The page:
President Bush and the Democrats are happily hammering out the final details of the UAW bailout. The union fatcats are laughing all the way to the…golf course. Their gold-plated golf course. Oh, wait, President Bush forgot to mention it.
And while everyone’s blabbering about “concessions,” here’s a question: If the auto CEOs have to give up their jets, what about the UAW brass and their posh resort?
Black Lake Golf Course”Owned and operated by the United Auto Workers union, Black Lake is a public course that provides UAW members and retirees substantial discounts from the regular greens fees. But even at regular rates of up to $95 per round, Black Lake is worth the price. Tee time reservations are accepted up to 14 days in advance for UAW members, and three days in advance for public play.”
Black Lake Golf Club is the newest addition to the UAW’s Walter and May Reuther Family Education Center, situated on 1,000 heavily forested acres along the southeast side of Black Lake, one of Michigan’s largest inland lakes near Onaway, Michigan.Black Lake Golf Club complements the Center’s recreational facilities, which now include a beautiful gym with two full-sized basketball courts, an Olympic-size indoor pool, and exercise and weight room, table-tennis and pool tables, a sauna, beaches, walking and bike trails, softball and soccer fields and a boat launch ramp.The UAW selected one of golf’s most acclaimed course architects, Rees Jones, to design an environmentally responsible, championship caliber course. It was a challenge eagerly embraced by Jones, Golf World Magazine’s “Architect of the Year” in 1995.
Like everything else we’re subsidizing, it’s a money pit:
Down a lonely country road far from the interstate hangs a banner at the UAW’s golf course: “Public welcome.” But a review of the golf course and adjacent education center’s financial statements indicate that not enough people have been visiting.The UAW International’s golf course and education center operations on 1,000 acres near Onaway have together lost $23 million over the past five years, independent audits obtained by the Free Press show. Both are run as for-profit corporations, according to paperwork filed with the U.S. Department of Labor, and the UAW has been propping them up with loans.”There’s a lot of debate over what to do,” said Arthur Wheaton, a union expert from Cornell University. “They’ve been having trouble there trying to get enough people to go through there to justify the expense,” he added….While the UAW International has a huge reserve of money, the union filed financial records with the federal government stating that it spent about $2.7 million more than it took in during 2007 — the third time over the past five years that the union spending exceeded receipts, records show.”All you have to do is look at the membership trends and realize that there was a golden age when they could easily support the education center,” said Hal Stack, director of the Labor Studies Center at Wayne State University.”It could be that either things turn around or they sell it,” he added.From a peak of 1.5 million members in the 1970s, the UAW ranks have dropped to just 465,000 regular members, according to its most recent federal filings.In 2007 the UAW had receipts — union dues, fees and other income — of $327.6 million and it spent $330.3 million. While losing members, the UAW International, since at least 2000, has been able to hold fairly steady in the amount of money it brings in and spends, according to federal records. It has $1.2 billion in net assets.Gregg Shotwell, a UAW activist, is not troubled to learn that the education center is losing money. “When you are educating and training union members, that’s the business of the union. That’s never a loss,” Shotwell said.But the golf course is a different story to Shotwell. “We should be running a union — not a country club,” he said.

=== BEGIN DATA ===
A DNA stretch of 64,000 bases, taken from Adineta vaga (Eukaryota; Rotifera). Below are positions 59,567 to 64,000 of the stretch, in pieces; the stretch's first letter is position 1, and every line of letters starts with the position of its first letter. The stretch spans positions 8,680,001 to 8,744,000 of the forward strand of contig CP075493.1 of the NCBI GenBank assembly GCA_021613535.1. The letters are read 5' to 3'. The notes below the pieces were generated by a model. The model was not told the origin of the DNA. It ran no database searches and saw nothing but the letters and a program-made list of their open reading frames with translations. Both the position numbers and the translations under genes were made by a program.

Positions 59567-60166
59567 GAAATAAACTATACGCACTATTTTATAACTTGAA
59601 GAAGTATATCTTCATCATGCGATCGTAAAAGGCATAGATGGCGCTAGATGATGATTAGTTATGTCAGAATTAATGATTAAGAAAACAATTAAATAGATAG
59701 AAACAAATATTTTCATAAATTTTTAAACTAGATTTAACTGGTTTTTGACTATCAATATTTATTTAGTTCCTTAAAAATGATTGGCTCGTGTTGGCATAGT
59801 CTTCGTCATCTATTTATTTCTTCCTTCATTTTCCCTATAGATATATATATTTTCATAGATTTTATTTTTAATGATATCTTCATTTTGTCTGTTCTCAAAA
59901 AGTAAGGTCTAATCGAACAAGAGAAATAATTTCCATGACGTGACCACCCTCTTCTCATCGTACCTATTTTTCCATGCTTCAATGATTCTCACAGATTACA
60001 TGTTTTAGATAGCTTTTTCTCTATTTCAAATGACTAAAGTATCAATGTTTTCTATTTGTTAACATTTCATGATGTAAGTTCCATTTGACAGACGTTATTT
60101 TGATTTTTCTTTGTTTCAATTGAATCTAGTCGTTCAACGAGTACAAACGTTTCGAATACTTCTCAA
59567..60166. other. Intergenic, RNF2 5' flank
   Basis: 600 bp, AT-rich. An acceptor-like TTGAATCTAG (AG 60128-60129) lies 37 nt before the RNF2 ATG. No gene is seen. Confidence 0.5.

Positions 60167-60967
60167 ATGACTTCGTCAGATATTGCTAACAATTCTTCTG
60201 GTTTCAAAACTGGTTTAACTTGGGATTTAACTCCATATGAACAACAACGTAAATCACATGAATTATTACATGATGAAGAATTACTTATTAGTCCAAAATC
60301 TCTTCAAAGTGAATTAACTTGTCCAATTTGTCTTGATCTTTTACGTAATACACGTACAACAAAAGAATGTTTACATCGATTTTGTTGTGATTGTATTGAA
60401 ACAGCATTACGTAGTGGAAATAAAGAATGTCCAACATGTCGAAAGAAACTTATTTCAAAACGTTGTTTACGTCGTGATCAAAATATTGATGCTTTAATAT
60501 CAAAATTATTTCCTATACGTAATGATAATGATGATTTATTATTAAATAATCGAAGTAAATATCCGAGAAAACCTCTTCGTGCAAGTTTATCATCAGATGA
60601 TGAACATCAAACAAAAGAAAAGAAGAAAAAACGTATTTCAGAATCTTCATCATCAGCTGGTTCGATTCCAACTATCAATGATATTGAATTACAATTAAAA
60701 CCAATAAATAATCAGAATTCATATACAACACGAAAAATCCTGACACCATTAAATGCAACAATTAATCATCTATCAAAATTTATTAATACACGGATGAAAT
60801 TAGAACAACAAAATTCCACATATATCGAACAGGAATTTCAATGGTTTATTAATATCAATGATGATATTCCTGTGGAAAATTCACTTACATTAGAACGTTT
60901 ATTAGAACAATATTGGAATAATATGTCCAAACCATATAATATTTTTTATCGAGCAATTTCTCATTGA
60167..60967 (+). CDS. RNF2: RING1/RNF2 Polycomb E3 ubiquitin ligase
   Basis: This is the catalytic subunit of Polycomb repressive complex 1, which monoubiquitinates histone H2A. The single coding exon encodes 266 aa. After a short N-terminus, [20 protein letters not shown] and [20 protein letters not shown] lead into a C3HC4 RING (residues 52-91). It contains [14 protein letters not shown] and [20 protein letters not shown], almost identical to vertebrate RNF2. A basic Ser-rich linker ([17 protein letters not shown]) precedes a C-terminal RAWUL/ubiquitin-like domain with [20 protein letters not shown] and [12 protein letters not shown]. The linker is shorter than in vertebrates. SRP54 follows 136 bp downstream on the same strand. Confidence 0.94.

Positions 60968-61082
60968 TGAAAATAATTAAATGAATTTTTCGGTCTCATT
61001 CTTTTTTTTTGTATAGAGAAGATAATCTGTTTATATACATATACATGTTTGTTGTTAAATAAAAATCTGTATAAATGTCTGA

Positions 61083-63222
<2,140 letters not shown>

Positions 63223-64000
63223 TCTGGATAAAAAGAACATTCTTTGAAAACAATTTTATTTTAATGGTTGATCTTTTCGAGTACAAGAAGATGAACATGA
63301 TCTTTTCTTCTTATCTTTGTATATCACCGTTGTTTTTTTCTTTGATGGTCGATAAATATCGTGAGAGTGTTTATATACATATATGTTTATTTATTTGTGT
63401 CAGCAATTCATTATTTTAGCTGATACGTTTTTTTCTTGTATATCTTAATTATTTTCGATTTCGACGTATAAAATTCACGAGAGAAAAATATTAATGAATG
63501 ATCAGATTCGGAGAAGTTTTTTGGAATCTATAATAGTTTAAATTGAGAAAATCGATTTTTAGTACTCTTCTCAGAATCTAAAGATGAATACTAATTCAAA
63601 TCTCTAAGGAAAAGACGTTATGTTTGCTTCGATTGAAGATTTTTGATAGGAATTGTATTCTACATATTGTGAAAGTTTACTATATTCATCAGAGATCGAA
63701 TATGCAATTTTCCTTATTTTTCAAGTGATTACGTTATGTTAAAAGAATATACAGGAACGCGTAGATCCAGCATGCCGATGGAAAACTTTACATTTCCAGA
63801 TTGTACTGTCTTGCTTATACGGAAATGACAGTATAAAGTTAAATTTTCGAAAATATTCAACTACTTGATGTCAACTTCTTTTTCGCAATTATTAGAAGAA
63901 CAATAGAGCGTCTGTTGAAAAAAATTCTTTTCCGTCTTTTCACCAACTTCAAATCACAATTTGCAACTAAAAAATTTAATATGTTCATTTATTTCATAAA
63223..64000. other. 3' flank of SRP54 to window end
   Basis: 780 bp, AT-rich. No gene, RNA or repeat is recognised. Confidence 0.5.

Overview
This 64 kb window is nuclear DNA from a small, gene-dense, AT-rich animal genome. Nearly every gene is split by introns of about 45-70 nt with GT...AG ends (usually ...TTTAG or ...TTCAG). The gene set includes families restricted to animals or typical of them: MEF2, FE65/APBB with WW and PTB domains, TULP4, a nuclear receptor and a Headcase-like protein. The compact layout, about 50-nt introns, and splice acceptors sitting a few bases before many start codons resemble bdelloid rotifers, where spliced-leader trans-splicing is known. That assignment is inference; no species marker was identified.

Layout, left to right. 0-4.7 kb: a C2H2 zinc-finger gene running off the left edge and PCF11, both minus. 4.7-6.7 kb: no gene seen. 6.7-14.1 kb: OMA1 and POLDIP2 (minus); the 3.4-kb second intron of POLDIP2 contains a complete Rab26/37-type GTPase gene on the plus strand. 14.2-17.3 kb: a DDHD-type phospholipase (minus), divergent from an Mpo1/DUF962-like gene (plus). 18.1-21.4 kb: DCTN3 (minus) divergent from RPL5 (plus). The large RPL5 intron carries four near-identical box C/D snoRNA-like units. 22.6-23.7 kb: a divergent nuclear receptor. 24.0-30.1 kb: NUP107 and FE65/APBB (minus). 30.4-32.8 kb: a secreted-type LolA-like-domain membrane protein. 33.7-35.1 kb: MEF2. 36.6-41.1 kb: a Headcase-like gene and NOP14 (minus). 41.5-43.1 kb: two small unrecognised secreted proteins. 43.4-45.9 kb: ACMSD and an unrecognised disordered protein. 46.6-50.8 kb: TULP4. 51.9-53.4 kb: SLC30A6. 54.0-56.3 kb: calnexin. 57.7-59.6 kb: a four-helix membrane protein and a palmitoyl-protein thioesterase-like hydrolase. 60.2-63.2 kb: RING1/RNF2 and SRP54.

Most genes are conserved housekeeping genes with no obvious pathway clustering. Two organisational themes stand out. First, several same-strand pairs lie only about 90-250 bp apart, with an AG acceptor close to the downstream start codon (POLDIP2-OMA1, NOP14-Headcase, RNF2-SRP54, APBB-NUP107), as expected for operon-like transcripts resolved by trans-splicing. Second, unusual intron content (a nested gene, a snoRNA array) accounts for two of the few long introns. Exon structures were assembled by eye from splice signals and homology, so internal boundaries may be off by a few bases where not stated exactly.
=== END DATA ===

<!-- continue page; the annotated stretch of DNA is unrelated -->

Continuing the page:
The DC Examiner lambastes the UAW and its enablers: Make UAW Sell its Championship Golf Course Before a Bailout